…to protect the poor. Or so my friends have argued.
But, time and time again, I see government intervention perverting many means out of poverty. While ineffective foreign aid and protectionism hurt those in the developing world the most, many Americans have had their economic aspirations atrophied by laws all over the country which target small businesses. John Stossel wrote beautifully about this recently:
Street vending has been a path out of poverty for Americans. And like other such paths (say, driving a taxi), this one is increasingly difficult to navigate. Why? Because entrenched interests don’t like competition. So they lobby their powerful friends to erect high hurdles to upstarts. It’s an old story.
Now, growing local governments are crushing street vendors.
The city of Atlanta, for example, has turned all street vending over to a monopoly contractor. In feudalist fashion, all existing vendors were told they must work for the monopoly or not vend at all.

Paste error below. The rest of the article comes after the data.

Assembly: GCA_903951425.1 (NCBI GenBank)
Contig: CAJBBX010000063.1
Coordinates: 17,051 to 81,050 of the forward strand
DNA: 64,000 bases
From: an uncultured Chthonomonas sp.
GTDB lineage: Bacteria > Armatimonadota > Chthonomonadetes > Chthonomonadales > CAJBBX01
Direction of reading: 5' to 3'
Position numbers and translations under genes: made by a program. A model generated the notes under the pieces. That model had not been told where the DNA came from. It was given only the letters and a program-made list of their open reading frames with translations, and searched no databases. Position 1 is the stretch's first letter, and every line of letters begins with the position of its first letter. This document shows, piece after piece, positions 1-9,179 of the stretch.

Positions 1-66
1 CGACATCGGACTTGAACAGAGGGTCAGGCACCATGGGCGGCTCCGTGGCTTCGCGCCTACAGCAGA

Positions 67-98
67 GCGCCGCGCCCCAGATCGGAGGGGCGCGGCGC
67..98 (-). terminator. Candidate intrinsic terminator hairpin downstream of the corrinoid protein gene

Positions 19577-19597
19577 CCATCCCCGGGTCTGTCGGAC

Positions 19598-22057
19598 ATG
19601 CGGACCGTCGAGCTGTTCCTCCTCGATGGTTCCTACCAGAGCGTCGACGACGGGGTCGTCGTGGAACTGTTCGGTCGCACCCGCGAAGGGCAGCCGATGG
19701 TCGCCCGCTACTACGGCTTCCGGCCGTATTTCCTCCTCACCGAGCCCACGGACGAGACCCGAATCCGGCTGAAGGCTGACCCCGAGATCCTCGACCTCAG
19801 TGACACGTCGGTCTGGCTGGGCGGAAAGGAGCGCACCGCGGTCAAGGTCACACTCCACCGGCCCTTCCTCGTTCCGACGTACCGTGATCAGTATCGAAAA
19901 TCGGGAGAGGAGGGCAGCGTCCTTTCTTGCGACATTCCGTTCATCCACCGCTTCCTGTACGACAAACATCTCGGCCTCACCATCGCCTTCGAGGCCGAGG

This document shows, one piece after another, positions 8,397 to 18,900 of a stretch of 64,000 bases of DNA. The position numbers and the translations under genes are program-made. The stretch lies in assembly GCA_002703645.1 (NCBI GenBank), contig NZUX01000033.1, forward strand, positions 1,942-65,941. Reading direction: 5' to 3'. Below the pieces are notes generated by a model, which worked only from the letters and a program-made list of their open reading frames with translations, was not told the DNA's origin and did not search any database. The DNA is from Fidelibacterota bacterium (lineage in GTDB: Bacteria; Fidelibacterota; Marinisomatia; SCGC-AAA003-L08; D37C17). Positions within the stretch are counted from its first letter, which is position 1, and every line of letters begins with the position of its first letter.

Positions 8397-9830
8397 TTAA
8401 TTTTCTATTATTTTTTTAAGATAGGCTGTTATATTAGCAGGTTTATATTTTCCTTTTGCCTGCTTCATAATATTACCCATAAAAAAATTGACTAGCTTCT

“Vendors who used to paying $250 a year for their vending site must now hand over $500 to $1,600 every month for the privilege of working for the monopoly,” wrote Bob Ewing in The Freeman. Ewing works for the Institute for Justice, the libertarian public-interest law firm that defends victims of anticompetitive regulation.
I’ve heard similar stories of money-soaking regulations from taxi drivers (to the delight of my gypsie cab drivers), bar owners, etc. etc. (Bill McGurn wrote a great op-ed in the WSJ about a private soup kitchen which is being taxed out of existence.)
The more I read, the more I believe that the government is protecting the poor … from prosperity.